Insurance companies have long been sending letters out warning of the growing likelihood of extreme weather, storms and resulting natural disasters.
German insurance company Allianz for example writes to potential clients to explain the advantages of its "offers which reduce the risks associated with climate change."
But one Munich-based insurer has gone one step too far, infuriating climate change scientists by claiming to have found the first proof of a link between man-made climate change and an increase in extreme weather in the USA.
Münchener Rück (MR) recently claimed that their database - "the largest on natural disasters in the world" - demonstrated the first clear proof of man-made climate change creating weather disasters.
Their study uses data on weather catastrophes in the USA over the past 30 years to argue that they have been becoming more frequent and dangerous – and that this is a direct result of man-made climate change.
"There has never been such a strong chain of evidence for the influence of climate change," head of MR's Geo Research department, Peter Höppe, told the magazine on Thursday.
According to MR, material damage in the USA due to weather disasters is five times as high as it was in 1980. This, argues the insurance company is due to rising sea temperatures which in turn has led to an increase in the number of hurricanes.
But scientists are furious, saying the insurance company has no proof to support the claim. "Most [of the study] doesn't make sense, and it contradicts observations," atmosphere researcher Clifford Mass from University of Washington in Seattle told the magazine.
Although the UNO Climate Change Committee (IPCC) has been warning of a potential increase in heat waves, torrential rain and floods, no serious scientist has been able to prove a direct link between man-made climate change and extreme weather, according to the article.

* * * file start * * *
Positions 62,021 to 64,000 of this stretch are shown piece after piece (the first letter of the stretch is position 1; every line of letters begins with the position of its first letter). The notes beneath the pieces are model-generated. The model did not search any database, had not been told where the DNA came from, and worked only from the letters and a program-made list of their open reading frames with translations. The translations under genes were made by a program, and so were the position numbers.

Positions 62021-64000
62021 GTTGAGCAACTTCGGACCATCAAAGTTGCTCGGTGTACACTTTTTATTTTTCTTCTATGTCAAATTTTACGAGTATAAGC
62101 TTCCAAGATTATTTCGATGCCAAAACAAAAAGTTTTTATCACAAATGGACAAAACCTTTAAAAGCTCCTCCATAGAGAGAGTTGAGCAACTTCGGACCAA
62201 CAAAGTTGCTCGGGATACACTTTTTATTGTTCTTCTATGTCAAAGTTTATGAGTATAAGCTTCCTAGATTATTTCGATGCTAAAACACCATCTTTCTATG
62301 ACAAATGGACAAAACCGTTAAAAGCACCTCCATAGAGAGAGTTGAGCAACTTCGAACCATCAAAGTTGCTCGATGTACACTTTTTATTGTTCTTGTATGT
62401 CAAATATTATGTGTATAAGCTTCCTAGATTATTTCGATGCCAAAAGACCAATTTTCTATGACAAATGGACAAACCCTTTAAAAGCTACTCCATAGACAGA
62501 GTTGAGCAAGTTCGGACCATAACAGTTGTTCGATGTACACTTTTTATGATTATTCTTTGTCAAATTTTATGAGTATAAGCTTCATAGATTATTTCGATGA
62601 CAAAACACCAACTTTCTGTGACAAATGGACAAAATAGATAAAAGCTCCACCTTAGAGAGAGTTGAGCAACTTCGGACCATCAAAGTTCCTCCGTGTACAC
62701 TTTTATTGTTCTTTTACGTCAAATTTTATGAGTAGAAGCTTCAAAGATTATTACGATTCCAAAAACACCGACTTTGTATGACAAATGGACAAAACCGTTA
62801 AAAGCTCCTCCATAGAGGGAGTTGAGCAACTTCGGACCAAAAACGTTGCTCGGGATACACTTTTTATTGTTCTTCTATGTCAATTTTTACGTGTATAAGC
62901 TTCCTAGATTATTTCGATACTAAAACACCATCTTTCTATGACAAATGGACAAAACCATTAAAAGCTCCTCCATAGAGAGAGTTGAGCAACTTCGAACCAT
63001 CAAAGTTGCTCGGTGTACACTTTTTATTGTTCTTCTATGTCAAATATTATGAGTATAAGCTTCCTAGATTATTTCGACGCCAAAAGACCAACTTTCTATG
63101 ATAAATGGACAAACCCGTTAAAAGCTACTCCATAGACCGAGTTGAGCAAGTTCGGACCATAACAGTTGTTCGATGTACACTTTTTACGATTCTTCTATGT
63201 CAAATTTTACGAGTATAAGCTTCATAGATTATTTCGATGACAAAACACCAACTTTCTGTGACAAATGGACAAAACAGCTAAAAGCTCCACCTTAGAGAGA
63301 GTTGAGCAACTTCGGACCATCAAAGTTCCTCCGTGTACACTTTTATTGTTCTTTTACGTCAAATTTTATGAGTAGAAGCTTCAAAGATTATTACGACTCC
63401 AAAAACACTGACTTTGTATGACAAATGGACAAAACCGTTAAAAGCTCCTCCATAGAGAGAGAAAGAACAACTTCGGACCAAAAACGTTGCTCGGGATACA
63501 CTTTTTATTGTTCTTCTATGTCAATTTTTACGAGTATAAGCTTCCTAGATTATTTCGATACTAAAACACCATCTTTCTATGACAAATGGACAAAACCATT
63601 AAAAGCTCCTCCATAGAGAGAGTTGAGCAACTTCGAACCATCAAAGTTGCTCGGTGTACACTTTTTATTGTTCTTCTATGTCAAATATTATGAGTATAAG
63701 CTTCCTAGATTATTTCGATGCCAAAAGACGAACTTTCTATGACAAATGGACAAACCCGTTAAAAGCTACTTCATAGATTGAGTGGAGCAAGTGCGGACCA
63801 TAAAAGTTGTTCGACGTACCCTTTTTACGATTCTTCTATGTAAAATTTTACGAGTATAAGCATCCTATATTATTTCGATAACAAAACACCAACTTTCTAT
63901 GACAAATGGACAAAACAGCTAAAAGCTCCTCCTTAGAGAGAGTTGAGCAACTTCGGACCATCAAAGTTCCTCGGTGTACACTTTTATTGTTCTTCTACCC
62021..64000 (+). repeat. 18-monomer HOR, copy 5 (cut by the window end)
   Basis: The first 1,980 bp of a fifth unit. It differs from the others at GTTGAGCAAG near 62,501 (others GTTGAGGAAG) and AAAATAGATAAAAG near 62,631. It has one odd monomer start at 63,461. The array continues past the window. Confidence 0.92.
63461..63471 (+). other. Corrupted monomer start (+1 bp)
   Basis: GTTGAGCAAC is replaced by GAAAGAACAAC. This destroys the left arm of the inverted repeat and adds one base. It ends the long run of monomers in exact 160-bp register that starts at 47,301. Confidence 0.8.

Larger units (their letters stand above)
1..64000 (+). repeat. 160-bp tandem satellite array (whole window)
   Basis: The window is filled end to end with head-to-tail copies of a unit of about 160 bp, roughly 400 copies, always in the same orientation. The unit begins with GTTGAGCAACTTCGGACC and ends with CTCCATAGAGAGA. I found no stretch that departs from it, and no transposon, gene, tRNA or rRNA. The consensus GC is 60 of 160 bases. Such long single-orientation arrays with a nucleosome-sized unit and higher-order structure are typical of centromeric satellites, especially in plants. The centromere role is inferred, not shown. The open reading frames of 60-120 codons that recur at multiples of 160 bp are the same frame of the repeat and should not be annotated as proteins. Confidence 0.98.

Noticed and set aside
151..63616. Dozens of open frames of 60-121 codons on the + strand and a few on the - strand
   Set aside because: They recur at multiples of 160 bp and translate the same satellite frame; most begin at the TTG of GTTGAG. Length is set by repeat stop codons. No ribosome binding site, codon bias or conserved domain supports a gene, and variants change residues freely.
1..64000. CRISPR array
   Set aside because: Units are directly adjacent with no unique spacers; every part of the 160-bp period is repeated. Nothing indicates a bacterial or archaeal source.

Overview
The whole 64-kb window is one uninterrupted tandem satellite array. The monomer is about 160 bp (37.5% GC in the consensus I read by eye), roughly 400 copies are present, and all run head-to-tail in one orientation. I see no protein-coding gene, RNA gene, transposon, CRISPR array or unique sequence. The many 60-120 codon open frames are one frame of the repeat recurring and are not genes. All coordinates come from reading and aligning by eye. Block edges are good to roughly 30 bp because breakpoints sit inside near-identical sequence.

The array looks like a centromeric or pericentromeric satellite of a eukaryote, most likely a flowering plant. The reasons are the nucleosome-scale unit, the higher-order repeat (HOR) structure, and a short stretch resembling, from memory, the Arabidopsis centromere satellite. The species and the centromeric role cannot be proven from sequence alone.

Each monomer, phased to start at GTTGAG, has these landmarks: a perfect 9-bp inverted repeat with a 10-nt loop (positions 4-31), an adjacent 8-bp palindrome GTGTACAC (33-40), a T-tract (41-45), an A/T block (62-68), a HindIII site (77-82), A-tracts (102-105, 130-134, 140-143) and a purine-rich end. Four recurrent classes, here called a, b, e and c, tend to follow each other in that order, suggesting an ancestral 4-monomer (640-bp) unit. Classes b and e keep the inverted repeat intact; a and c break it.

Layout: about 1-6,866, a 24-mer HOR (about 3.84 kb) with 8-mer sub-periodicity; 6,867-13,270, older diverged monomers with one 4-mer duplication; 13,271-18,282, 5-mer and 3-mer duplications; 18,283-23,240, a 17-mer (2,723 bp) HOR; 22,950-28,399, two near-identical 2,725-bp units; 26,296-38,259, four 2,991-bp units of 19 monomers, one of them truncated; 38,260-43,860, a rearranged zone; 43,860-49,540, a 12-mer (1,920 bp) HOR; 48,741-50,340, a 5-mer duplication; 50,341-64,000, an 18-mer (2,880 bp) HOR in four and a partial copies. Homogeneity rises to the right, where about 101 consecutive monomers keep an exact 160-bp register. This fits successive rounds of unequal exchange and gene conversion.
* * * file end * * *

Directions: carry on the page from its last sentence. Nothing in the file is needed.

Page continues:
And there is no evidence that it will get worse - IPCC reports have even suggested that cold-snap-related catastrophes and storms could be less frequent in future.
Although it has been proven that the earth is getting warmer due to greenhouse gas effect, a link between this and extreme weather is less certain, scientists told the magazine.
More data needs to be collected over a longer period of time before anyone can say with any certainty whether the greenhouse gas effect has influenced extreme weather.
Der Spiegel said a recent study showed that with the exception of Hurricane Katrina which devastated New Orleans in 2005, all of America's most dangerous hurricanes of the last century occurred before 1930.
The author of this study, Roger Pielke of the University of Colorado dismissed the MR insurance report as bad science.
"If MR thinks they have discovered the first footprint, they should submit their study to a scientific journal for evaluation," Pielke told the magazine. Releasing scientific findings in the form of a press release, on the other hand, looks "suspicious."
"Climate change is serious, but the trend of hyping it up and distorting it is irresponsible," agreed Mass.